Beijing Wants Reset of US China Relations; DC Dislikes the Terms

During his first full month in charge, Joe Biden showed his Chinese counterpart that the 46th US President may prove less confrontational than the 45th, but the White House’s tough approach to Beijing and US China relations looks set to stay. This article is a summary of important US China news in February 2021.

After the turmoil of the Donald Trump years, and the trade war that defined the world’s key bilateral relationship, Xi Jinping hoped for a return to calmer times. Senior diplomat Wang Yi called for a reset in relations, if US policymakers “abandon biases” and “give up unwarranted suspicions”. China’s top diplomat, Yang Jiechi, warned the US not to interfere in Hong Kong and Xinjiang, and placed the blame for the deterioration in relations squarely on the US.

Washington accused Beijing of trying to avert blame for its actions. On trade, Katherine Tai, Biden’s USTR pick, backed tariffs as a “legitimate tool” to counter China’s state-driven economic model, and vowed to hold Beijing to its prior commitments. CIA director nominee William Burns called China “a formidable, authoritarian adversary” with “predatory” leadership posing America’s biggest geopolitical test.

Biden ordered a review of critical supply chains to reduce dependence on China. Beijing quickly dismissed as unrealistic efforts to shift US supply chains toward alternative sources. Senate Majority Leader Chuck Schumer directed lawmakers to craft a package of measures to counter China’s rise and strengthen the US tech sector.

“America is back. The transatlantic alliance is back,” Biden told European leaders at the Munich security conference, adding that the US and Europe must “prepare together for long-term strategic competition with China”. China will pay a price for its human rights abuses against the Uyghurs, he warned earlier.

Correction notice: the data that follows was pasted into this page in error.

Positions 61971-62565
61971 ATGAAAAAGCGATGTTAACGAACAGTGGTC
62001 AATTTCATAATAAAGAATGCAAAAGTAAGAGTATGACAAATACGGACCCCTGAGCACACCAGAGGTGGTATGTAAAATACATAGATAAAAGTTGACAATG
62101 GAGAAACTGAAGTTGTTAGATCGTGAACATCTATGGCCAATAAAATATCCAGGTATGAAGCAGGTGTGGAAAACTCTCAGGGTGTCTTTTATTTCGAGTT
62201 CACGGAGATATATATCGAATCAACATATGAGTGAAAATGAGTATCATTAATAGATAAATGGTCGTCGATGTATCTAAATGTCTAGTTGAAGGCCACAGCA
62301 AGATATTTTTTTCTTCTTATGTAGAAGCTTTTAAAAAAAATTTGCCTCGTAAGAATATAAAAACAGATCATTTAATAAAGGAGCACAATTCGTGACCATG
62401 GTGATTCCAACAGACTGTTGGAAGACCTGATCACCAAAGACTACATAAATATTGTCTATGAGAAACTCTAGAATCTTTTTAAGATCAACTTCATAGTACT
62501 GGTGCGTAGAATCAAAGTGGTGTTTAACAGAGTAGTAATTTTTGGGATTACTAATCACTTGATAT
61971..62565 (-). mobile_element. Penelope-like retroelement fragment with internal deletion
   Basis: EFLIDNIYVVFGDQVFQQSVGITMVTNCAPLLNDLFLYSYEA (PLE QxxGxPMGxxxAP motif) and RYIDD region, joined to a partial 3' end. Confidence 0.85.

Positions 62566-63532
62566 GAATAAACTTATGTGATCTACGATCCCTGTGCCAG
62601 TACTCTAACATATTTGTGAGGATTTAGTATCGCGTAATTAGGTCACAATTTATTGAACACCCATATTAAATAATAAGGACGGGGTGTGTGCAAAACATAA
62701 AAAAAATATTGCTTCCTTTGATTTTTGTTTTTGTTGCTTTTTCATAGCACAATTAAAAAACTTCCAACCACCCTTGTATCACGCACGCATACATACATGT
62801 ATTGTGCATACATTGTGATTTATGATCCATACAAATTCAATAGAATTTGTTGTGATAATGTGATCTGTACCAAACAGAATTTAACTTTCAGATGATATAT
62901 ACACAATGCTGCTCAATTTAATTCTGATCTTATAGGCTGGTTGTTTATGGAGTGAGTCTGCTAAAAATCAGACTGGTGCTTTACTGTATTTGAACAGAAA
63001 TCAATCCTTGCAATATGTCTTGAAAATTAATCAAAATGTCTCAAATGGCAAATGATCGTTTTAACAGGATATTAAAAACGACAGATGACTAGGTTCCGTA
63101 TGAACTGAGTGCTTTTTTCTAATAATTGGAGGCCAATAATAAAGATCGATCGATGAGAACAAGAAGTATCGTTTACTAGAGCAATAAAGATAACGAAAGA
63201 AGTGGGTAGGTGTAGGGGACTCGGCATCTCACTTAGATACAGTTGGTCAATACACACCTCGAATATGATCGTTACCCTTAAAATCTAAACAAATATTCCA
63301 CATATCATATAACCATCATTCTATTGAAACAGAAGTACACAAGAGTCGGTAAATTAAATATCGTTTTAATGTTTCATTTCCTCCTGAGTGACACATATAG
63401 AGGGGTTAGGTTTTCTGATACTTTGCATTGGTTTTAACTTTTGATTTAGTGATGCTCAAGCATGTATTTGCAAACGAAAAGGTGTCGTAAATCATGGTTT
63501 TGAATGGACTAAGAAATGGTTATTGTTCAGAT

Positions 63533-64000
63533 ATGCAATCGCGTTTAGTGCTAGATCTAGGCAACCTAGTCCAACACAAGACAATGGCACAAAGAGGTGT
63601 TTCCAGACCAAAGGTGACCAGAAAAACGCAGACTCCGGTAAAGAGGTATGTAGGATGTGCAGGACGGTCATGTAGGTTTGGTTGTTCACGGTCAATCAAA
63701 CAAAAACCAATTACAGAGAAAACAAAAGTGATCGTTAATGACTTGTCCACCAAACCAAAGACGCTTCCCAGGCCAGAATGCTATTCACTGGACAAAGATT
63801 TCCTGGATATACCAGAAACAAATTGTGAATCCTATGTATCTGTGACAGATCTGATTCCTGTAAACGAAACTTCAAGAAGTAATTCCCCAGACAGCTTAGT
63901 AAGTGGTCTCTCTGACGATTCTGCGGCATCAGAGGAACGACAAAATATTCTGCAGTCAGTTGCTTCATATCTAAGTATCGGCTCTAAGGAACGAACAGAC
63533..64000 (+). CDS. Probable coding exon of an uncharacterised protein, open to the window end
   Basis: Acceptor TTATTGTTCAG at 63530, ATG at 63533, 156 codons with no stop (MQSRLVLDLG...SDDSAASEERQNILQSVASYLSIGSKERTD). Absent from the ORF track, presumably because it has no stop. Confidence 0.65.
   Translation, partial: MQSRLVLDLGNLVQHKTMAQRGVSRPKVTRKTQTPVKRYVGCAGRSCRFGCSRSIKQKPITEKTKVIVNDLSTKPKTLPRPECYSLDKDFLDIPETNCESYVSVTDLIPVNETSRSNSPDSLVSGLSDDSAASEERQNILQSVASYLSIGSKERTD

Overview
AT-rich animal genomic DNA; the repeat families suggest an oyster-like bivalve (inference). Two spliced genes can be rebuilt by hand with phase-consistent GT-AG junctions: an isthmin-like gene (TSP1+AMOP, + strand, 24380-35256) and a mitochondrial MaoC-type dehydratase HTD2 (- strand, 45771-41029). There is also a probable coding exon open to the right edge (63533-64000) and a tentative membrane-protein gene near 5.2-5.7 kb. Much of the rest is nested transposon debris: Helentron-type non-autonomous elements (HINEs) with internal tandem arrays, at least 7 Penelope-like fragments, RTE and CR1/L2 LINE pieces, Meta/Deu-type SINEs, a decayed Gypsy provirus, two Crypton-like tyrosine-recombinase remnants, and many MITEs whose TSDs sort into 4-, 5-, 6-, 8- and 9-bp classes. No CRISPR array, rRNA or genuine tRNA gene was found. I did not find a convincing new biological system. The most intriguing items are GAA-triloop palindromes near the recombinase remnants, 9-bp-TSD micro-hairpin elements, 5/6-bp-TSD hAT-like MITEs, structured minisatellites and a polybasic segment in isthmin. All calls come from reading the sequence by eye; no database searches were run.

The US Navy sent its first warship through the Taiwan Strait in the Biden era, and continued FONOPs in the South China Sea. US Senator Rick Scott and Congressman Guy Reschenthaler reintroduced the Taiwan Invasion Prevention Act (TIPA), a bill to authorise US military force if China attacks Taiwan.

In a two-hour call, the leaders of the world’s two largest economies exchanged Chinese New Year wishes – and moved onto tougher subjects. Biden said he “shared concerns about Beijing’s economic practices, human rights abuses, and coercion of Taiwan. I told him I will work with China when it benefits the American people.” In addition to Taiwan, he namechecked Xinjiang and Hong Kong.

Xi said that when the US and China work together, they can accomplish a great deal for the good of both countries and the world at large. Confrontation between the two countries, however, will definitely be disastrous for both countries and the world, he added, reported Xinhua. Taiwan, Hong Kong and Xinjiang, are China’s “internal affairs” – the US should act prudently, Xi stressed.

In early February, Biden described China as the “most serious competitor” to the USA, and vowed “We’ll confront China’s economic abuses, counter its aggressive, coercive actions, and push back on China’s attack on human rights, intellectual property and global governance.” Yet when it comes to making money, there is much more that attracts than repels in the US’s strategic rivalry with China, reported the FT.

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